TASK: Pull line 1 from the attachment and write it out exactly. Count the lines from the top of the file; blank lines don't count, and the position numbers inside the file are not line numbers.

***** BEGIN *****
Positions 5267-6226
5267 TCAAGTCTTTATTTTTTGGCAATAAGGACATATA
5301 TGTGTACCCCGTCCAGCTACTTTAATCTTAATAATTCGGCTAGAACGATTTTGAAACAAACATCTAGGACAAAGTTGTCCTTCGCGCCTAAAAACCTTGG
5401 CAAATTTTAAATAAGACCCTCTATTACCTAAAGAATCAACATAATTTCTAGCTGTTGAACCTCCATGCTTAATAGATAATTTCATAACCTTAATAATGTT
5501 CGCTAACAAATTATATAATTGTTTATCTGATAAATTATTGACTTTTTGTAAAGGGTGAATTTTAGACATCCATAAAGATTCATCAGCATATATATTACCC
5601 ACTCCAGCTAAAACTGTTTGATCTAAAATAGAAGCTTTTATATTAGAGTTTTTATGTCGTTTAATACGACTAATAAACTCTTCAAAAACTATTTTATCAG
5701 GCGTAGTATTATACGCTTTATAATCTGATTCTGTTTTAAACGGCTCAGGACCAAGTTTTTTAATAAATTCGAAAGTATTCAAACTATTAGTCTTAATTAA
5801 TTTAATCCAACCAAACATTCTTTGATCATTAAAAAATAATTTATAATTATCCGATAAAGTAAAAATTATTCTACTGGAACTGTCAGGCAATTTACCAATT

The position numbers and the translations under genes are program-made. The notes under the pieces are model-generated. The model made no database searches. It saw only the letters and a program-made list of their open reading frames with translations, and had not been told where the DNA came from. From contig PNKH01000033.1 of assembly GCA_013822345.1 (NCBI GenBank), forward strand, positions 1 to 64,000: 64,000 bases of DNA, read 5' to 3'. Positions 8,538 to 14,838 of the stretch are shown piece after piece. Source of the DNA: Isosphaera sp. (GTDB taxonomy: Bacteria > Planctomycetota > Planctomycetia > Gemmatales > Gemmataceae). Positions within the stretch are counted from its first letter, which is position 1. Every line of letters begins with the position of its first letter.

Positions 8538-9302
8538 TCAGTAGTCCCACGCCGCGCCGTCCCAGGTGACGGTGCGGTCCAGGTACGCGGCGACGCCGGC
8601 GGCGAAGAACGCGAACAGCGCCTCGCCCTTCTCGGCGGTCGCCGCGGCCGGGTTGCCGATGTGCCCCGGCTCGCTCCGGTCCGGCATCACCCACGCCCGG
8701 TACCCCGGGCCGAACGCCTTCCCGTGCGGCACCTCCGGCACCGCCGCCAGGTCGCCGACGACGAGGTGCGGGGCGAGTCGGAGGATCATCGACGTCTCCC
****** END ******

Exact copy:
Positions 5267-6226